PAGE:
Soft and gentle Oskar could not be found at the Abbey tonight. It is hard and sometimes unfair to compare an adaptation with a very accomplished original. Let the Right One In (Tomas Alfredson, 2008) is one of those gems people hesitate to recommend, but never because of its lack of quality and only perhaps due to how odd or inadequate it feels at times.
Let the Right One In opens with the story of Oskar, a quiet kid who is systematically bullied at school. Not an original topic. But see, the only friend Oskar manages to get close to and keep is Eli, a slightly older girl who incidentally needs to be fed blood to survive.
John Lindqvist's script is a difficult one to stage. Adapted by Jack Thorne with choreography by Steven Hoggett, it is the story of a young girl condemned to lose the love of her life over and over. Some may say it is also problematic to make into a film, since the girl’s life partner’s character could be misinterpreted easily. The horrors of her double life and her need for blood are challenges this production at the Abbey accepts and presents successfully to a more than frightened and engaged audience. Be aware, my companion at the play got accidentally slapped on the face by the lady sitting next to him at one of the jumpy bits.
On stage we found without difficulty the animalistic impulse that makes Eli an unsettling friend for Oskar. We discover too, how isolated and detached the boy feels as his relationships with those around him get icy, no matter if they are family or school mates. The lucky charm for Alfredson’s production was a couple of young actors whose natural ability and undeniable chemistry made of the 2008 film an appealing and delightful coming-of-age story. But Oskar’s hesitant voice was nowhere to be found on the Abbey stage, neither was Eli’s angst and profound sadness. Craig Connolly attempts to convey the naiveté and enthusiasm of Oskar but he is far from Kåre Hedebrant’s performance. Katie Hunan misses the serenity and maturity that Lina Leandersson gave to Eli. Are these elements missing only because of a much older cast?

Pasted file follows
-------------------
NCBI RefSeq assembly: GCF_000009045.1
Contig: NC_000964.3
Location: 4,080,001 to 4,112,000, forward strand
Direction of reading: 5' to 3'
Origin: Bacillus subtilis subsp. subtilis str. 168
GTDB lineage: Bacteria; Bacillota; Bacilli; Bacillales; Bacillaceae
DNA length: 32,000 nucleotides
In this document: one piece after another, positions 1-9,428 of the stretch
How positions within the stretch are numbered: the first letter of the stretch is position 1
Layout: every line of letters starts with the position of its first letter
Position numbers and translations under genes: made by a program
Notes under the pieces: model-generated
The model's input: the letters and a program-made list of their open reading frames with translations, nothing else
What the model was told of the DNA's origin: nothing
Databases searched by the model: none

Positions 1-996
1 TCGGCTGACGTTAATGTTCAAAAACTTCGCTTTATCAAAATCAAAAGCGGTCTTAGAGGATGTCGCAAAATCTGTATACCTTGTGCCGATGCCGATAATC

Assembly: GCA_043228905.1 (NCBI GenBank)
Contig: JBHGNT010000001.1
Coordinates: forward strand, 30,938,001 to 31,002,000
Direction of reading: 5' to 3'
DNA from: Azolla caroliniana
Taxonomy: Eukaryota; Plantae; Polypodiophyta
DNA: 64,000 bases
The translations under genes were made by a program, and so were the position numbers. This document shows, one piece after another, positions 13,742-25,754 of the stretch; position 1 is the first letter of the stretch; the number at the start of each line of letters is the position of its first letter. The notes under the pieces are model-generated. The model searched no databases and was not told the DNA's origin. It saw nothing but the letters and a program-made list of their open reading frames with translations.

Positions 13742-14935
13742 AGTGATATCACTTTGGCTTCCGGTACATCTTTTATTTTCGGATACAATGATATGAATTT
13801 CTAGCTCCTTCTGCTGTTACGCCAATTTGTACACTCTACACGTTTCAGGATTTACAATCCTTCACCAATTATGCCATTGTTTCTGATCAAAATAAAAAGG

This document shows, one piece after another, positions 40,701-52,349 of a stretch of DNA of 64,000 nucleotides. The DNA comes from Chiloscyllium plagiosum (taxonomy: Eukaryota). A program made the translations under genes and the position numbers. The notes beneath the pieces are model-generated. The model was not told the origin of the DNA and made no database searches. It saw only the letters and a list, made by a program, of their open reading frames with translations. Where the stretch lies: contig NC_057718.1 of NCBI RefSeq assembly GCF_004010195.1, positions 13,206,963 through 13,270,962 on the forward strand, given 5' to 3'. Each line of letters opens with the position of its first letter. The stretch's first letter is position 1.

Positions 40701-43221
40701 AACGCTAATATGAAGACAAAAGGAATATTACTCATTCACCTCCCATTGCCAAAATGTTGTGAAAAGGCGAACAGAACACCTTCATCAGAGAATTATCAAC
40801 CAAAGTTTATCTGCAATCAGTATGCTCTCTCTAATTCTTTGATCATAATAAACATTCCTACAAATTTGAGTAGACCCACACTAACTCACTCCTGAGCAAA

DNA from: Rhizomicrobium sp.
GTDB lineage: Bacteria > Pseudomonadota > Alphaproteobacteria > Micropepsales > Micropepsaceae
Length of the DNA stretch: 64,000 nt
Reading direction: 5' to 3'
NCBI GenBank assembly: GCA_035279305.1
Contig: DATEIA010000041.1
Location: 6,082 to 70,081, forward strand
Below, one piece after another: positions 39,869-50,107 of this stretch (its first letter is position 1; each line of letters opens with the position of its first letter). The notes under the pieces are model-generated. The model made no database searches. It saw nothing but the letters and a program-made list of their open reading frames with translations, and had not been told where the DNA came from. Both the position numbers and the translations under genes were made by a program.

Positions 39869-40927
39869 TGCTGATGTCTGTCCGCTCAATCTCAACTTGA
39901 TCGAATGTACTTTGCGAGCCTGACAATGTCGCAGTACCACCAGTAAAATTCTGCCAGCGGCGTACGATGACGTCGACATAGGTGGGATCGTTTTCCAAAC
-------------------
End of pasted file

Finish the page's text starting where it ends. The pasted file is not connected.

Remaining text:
The stage design (Christine Jones) and effects deserve great credit in this adaptation. The snow covered forest, where terrible things are about to change Oskar’s town forever, is a wonderful background and resourceful backdrop to express the coldness and desolation most characters suffer throughout the story. Winter trees and a climbing frame that holds one of the most impressive visual artifices of this production offers in its final scene, are the basic elements that remain visible. Others such as the candy shop, Oskar’s bed or the gym lockers are brought in with subtlety and discreet flow with the help of Hoggett’s choreography.
Thorne’s adaptation translates well the horror elements onto stage, almost impeccably, with some exceptions such as its last scene. Despite the marvelous ace in the sleeve of designer Jones in the closing scene, the spectator is at risk of feeling overwhelmed by the strident lighting and disco effects. A pity the play does not leave room for the imagination in its final moment.